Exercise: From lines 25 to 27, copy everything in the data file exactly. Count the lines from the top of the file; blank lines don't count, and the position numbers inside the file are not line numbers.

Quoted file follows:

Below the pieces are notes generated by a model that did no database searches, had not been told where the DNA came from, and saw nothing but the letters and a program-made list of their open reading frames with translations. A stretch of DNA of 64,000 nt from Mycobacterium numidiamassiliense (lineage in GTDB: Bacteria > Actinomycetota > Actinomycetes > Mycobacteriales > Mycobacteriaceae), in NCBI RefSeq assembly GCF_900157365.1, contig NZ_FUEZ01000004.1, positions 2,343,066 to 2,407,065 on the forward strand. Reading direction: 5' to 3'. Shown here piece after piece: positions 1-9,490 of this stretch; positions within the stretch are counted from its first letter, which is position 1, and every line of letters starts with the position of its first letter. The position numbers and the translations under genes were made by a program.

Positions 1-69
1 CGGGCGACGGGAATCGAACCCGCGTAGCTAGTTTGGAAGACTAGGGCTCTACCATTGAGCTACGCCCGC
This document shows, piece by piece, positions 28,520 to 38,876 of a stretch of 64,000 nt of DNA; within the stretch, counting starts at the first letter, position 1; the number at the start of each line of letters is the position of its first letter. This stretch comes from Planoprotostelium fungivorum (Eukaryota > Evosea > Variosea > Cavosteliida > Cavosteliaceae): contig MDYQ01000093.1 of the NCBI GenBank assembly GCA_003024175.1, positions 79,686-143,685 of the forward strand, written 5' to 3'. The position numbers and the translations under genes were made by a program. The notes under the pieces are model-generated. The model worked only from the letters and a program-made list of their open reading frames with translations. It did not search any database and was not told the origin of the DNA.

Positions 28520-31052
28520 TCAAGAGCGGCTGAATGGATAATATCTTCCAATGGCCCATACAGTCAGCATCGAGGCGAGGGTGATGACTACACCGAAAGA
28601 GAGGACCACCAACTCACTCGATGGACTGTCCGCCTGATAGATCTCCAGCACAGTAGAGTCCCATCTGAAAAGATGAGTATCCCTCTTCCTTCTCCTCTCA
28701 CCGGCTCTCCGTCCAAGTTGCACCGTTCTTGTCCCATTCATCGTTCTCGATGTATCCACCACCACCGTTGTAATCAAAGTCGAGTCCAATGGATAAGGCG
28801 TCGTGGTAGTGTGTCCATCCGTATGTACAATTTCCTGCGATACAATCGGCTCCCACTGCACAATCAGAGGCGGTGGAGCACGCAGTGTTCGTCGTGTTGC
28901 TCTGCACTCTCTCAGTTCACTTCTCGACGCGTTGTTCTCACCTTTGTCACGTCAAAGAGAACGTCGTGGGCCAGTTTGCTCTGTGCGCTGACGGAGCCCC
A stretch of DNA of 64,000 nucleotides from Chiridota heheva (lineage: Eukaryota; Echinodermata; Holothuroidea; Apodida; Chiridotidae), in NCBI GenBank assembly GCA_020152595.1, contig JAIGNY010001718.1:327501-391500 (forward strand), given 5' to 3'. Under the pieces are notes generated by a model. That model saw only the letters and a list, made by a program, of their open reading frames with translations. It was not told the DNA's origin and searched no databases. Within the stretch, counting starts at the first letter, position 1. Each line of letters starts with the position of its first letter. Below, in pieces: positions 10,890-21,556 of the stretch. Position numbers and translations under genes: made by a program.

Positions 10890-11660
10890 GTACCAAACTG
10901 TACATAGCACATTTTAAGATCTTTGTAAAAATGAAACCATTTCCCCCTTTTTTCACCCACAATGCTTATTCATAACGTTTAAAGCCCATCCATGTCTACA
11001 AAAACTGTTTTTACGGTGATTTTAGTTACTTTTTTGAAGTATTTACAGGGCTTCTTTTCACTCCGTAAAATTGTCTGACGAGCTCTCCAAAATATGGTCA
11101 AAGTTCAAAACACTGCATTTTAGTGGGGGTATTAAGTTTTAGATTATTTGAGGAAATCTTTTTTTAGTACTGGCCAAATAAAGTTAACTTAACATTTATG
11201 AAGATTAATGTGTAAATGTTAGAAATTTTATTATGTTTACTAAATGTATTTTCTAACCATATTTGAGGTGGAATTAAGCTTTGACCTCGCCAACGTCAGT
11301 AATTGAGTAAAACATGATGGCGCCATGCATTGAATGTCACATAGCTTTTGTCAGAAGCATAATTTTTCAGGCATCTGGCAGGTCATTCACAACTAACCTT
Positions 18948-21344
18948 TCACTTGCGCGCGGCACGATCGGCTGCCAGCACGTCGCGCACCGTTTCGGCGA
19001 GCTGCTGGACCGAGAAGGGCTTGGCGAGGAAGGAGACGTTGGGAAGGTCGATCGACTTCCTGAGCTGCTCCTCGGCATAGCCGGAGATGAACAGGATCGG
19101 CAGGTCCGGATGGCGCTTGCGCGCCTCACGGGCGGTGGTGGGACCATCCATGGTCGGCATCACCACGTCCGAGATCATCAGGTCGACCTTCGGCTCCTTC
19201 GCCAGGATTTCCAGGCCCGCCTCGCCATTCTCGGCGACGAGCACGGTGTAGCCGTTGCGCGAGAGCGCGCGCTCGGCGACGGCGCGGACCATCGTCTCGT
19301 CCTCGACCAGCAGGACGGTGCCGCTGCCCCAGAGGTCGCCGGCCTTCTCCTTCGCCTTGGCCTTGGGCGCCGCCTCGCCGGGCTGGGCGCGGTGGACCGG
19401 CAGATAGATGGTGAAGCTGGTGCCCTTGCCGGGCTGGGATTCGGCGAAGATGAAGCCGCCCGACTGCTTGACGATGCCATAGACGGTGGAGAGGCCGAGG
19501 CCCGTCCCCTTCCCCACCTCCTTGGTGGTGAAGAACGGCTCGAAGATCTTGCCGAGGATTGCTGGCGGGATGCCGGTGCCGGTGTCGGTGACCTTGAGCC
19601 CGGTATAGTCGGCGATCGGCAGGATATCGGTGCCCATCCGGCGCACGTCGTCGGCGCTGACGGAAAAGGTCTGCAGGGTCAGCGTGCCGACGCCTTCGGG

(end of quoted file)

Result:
19401 CAGATAGATGGTGAAGCTGGTGCCCTTGCCGGGCTGGGATTCGGCGAAGATGAAGCCGCCCGACTGCTTGACGATGCCATAGACGGTGGAGAGGCCGAGG
19501 CCCGTCCCCTTCCCCACCTCCTTGGTGGTGAAGAACGGCTCGAAGATCTTGCCGAGGATTGCTGGCGGGATGCCGGTGCCGGTGTCGGTGACCTTGAGCC
19601 CGGTATAGTCGGCGATCGGCAGGATATCGGTGCCCATCCGGCGCACGTCGTCGGCGCTGACGGAAAAGGTCTGCAGGGTCAGCGTGCCGACGCCTTCGGG